The holiday season can present unique challenges for caregivers when a loved one lives with Alzheimer’s disease or a related dementia. Decking the halls is a tradition most families in Missouri and Illinois look forward to every year. But holiday décor can increase agitation and fear for those living with memory loss.
To help caregivers enjoy a peaceful holiday season, we offer the following advice:
Replace twinkle lights with those that stay lit. Adults living with dementia may become frightened or disoriented by the constant blinking of twinkle lights.
Use battery operated candles instead of real ones. They are a safer alternate to having an open flame near someone with Alzheimer’s disease who might not recognize the danger it presents.
Eliminate faux food decorations. We often use faux fruit and artificial gingerbread ornaments to decorate with year after year. For someone with Alzheimer’s disease, these decorations may look all too real. They may try to eat them and choke or become ill.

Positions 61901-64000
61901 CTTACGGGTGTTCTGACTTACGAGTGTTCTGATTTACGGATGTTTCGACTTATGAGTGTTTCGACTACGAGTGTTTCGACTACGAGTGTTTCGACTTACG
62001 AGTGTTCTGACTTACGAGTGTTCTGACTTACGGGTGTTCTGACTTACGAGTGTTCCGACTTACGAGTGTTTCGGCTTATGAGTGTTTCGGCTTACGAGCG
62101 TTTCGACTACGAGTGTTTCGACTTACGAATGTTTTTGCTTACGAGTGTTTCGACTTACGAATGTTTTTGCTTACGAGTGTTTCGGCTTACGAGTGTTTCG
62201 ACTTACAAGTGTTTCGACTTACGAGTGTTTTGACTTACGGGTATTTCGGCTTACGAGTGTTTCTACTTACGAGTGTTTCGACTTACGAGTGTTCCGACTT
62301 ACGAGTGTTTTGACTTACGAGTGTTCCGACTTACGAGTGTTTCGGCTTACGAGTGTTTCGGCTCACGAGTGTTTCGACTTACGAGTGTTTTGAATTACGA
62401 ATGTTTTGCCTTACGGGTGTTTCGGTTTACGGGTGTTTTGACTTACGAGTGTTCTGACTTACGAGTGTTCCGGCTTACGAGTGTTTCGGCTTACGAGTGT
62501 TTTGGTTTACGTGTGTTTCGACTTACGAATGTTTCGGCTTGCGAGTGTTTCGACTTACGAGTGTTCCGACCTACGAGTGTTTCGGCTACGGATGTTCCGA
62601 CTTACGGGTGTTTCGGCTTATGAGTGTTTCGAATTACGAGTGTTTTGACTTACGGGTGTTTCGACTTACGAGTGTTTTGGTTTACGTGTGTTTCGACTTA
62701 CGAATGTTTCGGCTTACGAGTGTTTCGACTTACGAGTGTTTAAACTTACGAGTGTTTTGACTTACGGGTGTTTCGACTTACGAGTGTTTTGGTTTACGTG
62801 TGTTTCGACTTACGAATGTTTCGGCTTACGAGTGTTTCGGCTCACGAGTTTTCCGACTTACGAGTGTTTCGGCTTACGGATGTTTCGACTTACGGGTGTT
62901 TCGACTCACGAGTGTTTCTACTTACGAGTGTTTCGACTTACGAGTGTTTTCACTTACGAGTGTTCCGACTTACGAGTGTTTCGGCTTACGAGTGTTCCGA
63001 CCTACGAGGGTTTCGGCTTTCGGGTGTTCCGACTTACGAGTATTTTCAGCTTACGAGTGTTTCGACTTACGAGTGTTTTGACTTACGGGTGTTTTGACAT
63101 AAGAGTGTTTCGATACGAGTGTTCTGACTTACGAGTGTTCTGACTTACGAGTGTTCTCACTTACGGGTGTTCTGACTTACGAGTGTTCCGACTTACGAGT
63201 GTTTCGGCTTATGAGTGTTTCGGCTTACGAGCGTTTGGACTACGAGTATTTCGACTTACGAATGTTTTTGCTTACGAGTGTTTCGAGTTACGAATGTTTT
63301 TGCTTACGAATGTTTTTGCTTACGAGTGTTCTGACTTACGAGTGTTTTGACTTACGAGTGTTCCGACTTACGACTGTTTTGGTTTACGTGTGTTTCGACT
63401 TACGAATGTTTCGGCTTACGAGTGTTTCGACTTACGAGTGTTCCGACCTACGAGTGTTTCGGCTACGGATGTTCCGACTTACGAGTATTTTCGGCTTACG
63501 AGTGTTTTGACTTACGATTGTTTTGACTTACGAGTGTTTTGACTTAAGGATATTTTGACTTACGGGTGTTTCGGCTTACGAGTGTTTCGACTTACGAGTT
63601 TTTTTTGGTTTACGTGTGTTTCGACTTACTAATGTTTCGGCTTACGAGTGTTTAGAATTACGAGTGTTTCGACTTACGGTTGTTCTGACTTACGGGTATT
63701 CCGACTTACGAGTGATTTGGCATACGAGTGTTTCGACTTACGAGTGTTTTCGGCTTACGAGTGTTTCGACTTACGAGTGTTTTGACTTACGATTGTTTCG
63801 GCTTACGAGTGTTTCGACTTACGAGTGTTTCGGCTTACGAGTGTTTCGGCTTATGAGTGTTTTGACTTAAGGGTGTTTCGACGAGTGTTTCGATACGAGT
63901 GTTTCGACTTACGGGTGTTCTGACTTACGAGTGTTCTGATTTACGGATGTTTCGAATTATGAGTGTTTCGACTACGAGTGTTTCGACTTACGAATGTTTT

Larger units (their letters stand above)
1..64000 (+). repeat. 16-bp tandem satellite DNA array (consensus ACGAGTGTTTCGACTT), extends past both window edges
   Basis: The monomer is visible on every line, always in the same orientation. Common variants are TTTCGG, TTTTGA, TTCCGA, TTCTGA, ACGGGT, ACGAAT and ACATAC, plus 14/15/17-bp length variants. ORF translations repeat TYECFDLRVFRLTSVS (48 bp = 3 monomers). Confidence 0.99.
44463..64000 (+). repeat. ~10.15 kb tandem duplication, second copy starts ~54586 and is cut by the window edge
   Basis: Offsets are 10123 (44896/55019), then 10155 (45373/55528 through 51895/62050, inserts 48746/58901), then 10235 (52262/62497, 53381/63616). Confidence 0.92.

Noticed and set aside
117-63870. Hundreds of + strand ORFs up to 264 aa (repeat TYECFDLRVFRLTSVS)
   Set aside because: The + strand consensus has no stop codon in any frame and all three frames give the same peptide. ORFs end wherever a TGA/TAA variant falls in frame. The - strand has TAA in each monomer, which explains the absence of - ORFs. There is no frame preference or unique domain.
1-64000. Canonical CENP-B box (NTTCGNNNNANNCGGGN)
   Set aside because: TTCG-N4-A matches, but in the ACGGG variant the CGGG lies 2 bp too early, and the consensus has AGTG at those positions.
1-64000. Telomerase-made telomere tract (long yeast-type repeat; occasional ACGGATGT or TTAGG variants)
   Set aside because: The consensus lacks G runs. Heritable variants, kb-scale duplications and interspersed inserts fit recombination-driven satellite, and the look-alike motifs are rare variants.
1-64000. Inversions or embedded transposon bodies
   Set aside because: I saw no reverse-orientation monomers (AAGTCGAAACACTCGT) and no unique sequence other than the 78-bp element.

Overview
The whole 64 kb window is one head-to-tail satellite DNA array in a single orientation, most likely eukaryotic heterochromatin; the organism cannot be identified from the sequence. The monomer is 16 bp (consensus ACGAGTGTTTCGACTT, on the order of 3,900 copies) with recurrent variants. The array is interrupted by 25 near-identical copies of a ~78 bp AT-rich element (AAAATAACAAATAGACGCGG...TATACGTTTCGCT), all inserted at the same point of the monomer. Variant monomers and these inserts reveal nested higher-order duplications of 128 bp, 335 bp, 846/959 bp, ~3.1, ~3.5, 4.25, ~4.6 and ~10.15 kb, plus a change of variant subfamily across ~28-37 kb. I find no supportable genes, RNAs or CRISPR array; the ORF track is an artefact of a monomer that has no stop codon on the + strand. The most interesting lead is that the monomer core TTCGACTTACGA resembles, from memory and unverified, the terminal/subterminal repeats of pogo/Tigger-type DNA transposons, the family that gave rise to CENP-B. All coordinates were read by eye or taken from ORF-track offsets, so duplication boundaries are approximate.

Conquer the clutter. We all know holiday decorating takes up extra space in our homes. An unsteady gait combined with clutter is a bad combination. Keep the traffic areas open especially if your senior loved one paces in the evenings.
Manage the cords. To get our tree lights and decorations looking like we want them to often seems to require running extension cords all around the house. Make sure to tape cords down in traffic areas to keep them from creating a fall hazard.
Watch out for things that shine. Glittery decorations that shine might be tough to resist touching for someone with Alzheimer’s disease. Unfortunately, these types of ornaments tend to be easily breakable. If you must use them, place them above or below your loved ones eye level.
For more ideas on making the most of the holiday season when a loved one lives with dementia, The Alzheimer’s Association has a great holiday tip sheet that you can download.